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Dr. Mervyn Susser: Obituary

Mervyn Susser

Dear Colleagues and friends

It is with great sadness that I inform you that Dr Mervyn Susser, our dear friend and colleague, passed away last night. Our thoughts and prayers are with his wife Zena Stein, their children and their families. Below is a short biography:

Dr Mervyn Susser and his wife, Dr Zena Stein were influenced as young South African medical students in the late 1940s by the work done by Sidney and Emily Kark in establishing a network of primary health centers in rural areas of Natal Province based on principles of comprehensive community care and preventive medicine. Following the Karks’ example, Zena and Mervyn made rigorous science and social justice the hallmarks of their work and their lives. Dr Susser, began his career in community and primary health care in Alexandra, South Africa. He later qualified as a member of the Royal College of Physicians (Edinburgh), and was recruited to the Department of Social and Preventive Medicine at Manchester University, where he served as medical officer for Mental Health for the City of Salford. From 1966 through 1978, he was professor and head of Epidemiology, Columbia University Faculty of Health Sciences. In 1978, he founded the Sergievsky Center and served as Sergievsky Professor of Epidemiology until his retirement in 1990. In April 1990, having been impacted by the explosive beginning of the AIDS epidemic in the United States, Mervyn and Zena were instrumental in organizing a conference in Maputo, Mozambique that brought together public health experts from inside South Africa, from the exile community and from the United States to focus on the possible impact of HIV on South Africa. As the political space in South Africa opened up in the years between Mandela’s release in 1990 and his election as President in 1994, Salim (Slim) Abdool Karim worked with Zena and Mervyn to submit the first successful application to Fogarty in 1993, with Zena as PI of the AITRP which has as its goal to build strategic, sustainable scientific capacity to enhance the response to the HIV/AIDS epidemic in South Africa, Lesotho, Namibia and Swaziland. The CU-SA AITRP was renewed in 2000 with Salim Abdool Karim as PI and was renewed a second time in 2005 with Quarraisha Abdool Karim as PI and is currently in its 20th year. Together with Zena Stein in 1999, Mervyn served as the joint director of the newly-founded Africa Centre for Population and Reproductive Health Research in a rural site in Kwazulu/Natal, South Africa. In 2002, an auditorium was dedicated to Mervyn Susser and Zena Stein at the Africa Centre for Health and Population Studies, Hlabisa, KwaZulu Natal and in 2004, an auditorium in the Doris Duke Research Institute, Nelson Mandela School of Medicine, University of KwaZulu-Natal was dedicated to them. Up until 2009 Mervyn and Zena visited South Africa every year and spent time at CAPRISA interacting with past and current Fogarty and CAPRISA fellows. In January 2007, a symposium at the University of KwaZulu-Natal (CAPRISA) on HIV/AIDS was dedicated to the contributions of Mervyn Susser and Zena Stein.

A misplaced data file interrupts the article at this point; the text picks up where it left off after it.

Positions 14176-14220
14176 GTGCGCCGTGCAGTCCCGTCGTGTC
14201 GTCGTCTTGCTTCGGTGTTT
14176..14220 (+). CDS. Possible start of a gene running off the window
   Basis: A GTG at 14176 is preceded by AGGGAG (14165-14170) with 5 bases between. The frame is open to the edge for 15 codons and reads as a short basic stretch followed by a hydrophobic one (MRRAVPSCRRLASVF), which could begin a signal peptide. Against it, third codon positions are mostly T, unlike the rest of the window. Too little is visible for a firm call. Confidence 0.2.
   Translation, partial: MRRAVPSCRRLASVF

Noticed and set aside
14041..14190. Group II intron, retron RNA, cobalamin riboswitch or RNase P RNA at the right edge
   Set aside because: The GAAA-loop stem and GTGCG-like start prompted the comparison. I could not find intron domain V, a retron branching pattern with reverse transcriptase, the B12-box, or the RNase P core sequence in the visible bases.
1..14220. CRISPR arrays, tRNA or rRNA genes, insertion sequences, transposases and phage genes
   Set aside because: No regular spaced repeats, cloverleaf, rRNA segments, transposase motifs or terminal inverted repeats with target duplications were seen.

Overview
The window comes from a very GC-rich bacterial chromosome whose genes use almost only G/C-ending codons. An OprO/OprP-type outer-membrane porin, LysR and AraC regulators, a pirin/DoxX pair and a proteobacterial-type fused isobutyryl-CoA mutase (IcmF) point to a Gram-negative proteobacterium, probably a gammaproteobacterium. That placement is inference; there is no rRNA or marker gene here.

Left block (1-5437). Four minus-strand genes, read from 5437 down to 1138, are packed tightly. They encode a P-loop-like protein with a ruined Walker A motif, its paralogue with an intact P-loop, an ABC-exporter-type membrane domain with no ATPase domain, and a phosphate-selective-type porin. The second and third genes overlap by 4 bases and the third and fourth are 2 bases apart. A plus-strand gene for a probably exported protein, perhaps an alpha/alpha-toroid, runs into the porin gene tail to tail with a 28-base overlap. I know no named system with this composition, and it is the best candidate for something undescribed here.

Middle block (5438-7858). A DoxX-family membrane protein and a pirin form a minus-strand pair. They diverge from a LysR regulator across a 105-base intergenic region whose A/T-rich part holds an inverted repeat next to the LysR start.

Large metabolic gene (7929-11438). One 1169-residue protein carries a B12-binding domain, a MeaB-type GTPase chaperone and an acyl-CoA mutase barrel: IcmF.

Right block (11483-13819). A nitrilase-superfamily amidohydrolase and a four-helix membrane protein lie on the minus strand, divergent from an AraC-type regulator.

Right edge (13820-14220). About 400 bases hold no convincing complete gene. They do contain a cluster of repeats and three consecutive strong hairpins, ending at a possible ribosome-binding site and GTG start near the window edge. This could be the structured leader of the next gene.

Mervyn will be missed by friends, colleagues and family not just at CAPRISA, but throughout the world.

— Hamba Kahle Mervyn.

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